|Daverdin, Guillaume - University Of Georgia|
|Bahri, Bochra - University Of Georgia|
|Wu, Xiaomei - University Of Georgia|
|Serba, Desalegn - Samuel Roberts Noble Foundation, Inc|
|Saha, Malay - Samuel Roberts Noble Foundation, Inc|
|Devos, Katrien - University Of Georgia|
Submitted to: BioEnergy Research
Publication Type: Peer Reviewed Journal
Publication Acceptance Date: 7/8/2014
Publication Date: 7/30/2015
Citation: Daverdin, G., Bahri, B.A., Wu, X., Serba, D.D., Tobias, C.M., Saha, M.C., Devos, K.M. 2015. Comparative relationships and chromosome evolution in switchgrass (Panicum virgatum) and its genomic model, foxtail millet (Setaria italica). BioEnergy Research. 8:137-151.
Interpretive Summary: Driven by the need for greater energy security and a reduced impact of fuel consumption on the environment, there has been a growing interest in recent years to produce biofuels from cellulosic biomass. Switchgrass (Panicum virgatum L.), a perennial warm season C4 grass native to North America is one of the crops that was identified in the 1990s as a potential feedstock for the production of cellulosic biofuels because of its high biomass yield, low nutrient and water requirements and adaptation to marginal lands [1-3]. The objectives of this research were (1) to integrate several of the published switchgrass genetic maps into a consensus map with an increased marker density that can be used to validate the sequence-based genetic map and in practical breeding applications and (2) to employ the consensus map in a comparative analysis with the foxtail millet genome sequence.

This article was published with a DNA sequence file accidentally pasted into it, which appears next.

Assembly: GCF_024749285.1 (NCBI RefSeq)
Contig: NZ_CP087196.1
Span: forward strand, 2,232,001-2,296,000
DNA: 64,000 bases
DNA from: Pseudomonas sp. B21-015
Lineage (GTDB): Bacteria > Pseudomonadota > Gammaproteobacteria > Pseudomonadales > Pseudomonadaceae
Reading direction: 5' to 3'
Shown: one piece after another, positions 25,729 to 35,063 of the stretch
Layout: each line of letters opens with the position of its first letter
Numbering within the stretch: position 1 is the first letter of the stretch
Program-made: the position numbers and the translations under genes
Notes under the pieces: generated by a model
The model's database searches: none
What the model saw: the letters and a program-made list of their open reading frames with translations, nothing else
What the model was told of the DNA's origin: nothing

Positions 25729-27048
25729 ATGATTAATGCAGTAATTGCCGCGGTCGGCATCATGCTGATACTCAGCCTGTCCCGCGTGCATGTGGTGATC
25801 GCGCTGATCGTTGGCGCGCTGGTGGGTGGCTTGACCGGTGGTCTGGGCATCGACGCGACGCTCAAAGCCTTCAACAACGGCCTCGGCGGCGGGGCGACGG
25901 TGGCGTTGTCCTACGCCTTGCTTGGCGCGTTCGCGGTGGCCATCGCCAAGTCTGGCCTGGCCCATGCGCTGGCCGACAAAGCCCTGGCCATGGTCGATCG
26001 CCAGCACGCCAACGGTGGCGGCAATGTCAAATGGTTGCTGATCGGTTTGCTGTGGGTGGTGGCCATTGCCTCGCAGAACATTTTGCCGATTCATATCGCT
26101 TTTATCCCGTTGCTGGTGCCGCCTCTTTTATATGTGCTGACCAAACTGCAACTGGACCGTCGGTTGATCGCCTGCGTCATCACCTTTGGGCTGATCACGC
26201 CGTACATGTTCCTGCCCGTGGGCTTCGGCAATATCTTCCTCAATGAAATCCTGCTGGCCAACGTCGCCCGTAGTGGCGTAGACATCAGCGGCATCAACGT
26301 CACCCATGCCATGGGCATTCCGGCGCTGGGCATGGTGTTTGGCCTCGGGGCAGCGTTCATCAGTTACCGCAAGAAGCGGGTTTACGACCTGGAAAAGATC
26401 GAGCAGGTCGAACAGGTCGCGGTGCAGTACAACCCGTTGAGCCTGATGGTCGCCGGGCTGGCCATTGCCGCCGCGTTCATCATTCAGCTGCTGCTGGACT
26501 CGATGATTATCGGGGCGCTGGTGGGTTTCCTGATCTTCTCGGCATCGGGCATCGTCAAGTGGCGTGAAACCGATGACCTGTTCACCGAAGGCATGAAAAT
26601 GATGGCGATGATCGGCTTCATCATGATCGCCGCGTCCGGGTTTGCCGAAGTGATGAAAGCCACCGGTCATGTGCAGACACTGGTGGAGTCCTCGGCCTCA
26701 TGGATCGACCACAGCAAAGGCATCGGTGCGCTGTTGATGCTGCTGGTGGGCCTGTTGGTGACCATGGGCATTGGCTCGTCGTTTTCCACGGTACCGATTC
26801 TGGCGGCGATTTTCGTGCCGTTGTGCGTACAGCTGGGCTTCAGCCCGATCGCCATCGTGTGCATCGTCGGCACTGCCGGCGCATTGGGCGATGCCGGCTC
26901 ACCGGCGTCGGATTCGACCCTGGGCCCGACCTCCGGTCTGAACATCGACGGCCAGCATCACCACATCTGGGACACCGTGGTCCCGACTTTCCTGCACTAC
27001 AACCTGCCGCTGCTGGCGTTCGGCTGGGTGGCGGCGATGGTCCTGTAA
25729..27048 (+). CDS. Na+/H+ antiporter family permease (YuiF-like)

Technical Abstract: A switchgrass (Panicum virgatum L.) consensus map was developed that combined data from two mapping populations and integrated recombination data from both parents of this largely obligate outcrossing species. The consensus map consisted of 1,321 loci and spanned 2,122 cM. An analysis of the distribution of genic and genomic markers across the length of a linkage group showed that genic markers were relatively overrepresented in distal regions, while genomic markers were relatively overrepresented in pericentromeric regions. Furthermore, genic markers located in distal and pericentromeric regions identified orthologs in the genome of the closely related species foxtail millet (Setaria italica (L.) P. Beauv.) at a similar rate, but fewer orthologs were found for genomic markers that mapped to pericentromeric regions compared to distal regions. This suggests that genomic markers that map to distal regions are more likely to be derived from genic regions than those that map to pericentromeric regions. A comparative analysis between loci on the switchgrass consensus map and their orthologs in the foxtail millet genome showed that the two species varied by at least nine inversions and one reciprocal translocation. Extending the comparative analysis to sorghum demonstrated that the majority of the rearrangements occurred in the foxtail millet genome in the past 13 million years. The switchgrass - foxtail millet comparative map provides a guide of the rearrangements that need to be taken into account when using foxtail millet as a surrogate for switchgrass in genetic analyses.